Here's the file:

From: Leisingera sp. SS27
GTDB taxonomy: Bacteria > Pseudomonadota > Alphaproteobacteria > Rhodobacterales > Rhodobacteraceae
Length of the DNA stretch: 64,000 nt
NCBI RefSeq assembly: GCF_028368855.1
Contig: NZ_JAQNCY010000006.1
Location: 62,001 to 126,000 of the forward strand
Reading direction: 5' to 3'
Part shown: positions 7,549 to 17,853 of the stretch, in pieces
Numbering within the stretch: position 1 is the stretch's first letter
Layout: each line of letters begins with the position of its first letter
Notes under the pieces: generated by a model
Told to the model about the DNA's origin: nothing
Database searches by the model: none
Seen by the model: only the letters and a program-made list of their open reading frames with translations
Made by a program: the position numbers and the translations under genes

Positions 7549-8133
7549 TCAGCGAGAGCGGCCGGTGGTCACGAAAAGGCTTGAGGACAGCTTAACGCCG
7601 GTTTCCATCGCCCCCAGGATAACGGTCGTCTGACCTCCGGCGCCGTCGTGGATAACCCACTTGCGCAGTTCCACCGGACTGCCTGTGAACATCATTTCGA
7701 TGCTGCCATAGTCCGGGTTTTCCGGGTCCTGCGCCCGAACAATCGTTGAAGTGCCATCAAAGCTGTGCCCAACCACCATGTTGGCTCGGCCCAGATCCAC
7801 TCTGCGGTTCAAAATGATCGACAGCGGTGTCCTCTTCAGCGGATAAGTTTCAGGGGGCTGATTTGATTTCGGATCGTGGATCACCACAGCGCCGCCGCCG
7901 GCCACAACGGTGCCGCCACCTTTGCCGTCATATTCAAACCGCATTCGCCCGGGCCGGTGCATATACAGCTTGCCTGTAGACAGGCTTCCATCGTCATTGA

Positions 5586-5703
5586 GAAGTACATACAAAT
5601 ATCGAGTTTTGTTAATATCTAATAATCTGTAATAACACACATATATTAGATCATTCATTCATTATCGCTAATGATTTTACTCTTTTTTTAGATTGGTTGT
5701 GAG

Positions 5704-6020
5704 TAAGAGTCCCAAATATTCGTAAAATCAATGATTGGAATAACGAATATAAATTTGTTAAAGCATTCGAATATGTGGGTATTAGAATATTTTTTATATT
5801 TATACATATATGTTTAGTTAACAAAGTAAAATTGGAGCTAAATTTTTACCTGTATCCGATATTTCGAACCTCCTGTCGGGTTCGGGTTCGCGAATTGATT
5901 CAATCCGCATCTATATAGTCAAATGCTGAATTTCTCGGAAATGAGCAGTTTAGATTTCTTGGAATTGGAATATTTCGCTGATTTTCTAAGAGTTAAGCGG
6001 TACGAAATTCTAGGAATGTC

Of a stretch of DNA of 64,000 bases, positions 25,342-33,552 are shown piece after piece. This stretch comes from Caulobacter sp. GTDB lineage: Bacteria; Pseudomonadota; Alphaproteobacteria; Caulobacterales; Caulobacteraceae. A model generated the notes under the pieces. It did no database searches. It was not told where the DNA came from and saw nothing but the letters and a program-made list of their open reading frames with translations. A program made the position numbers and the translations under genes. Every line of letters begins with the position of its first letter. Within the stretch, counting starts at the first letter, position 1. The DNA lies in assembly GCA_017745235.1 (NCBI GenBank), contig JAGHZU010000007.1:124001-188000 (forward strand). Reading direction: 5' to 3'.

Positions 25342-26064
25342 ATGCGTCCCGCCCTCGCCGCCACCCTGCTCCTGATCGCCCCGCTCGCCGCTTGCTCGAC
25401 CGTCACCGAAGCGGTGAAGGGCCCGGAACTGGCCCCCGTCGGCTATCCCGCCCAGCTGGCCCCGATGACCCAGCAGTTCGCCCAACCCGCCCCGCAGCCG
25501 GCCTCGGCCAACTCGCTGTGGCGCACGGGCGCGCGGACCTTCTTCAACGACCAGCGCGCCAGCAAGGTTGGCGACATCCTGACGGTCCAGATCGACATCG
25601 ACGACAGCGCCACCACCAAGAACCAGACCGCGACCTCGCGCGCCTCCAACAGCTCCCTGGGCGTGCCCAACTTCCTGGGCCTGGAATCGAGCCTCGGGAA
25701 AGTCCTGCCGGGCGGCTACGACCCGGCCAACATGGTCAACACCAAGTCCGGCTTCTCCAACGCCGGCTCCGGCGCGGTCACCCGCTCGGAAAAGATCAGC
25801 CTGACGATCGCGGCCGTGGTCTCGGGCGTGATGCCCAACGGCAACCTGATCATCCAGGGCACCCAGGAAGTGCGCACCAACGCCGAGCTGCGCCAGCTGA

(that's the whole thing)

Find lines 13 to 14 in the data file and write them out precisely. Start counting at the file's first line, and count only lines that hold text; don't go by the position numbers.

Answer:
Database searches by the model: none
Seen by the model: only the letters and a program-made list of their open reading frames with translations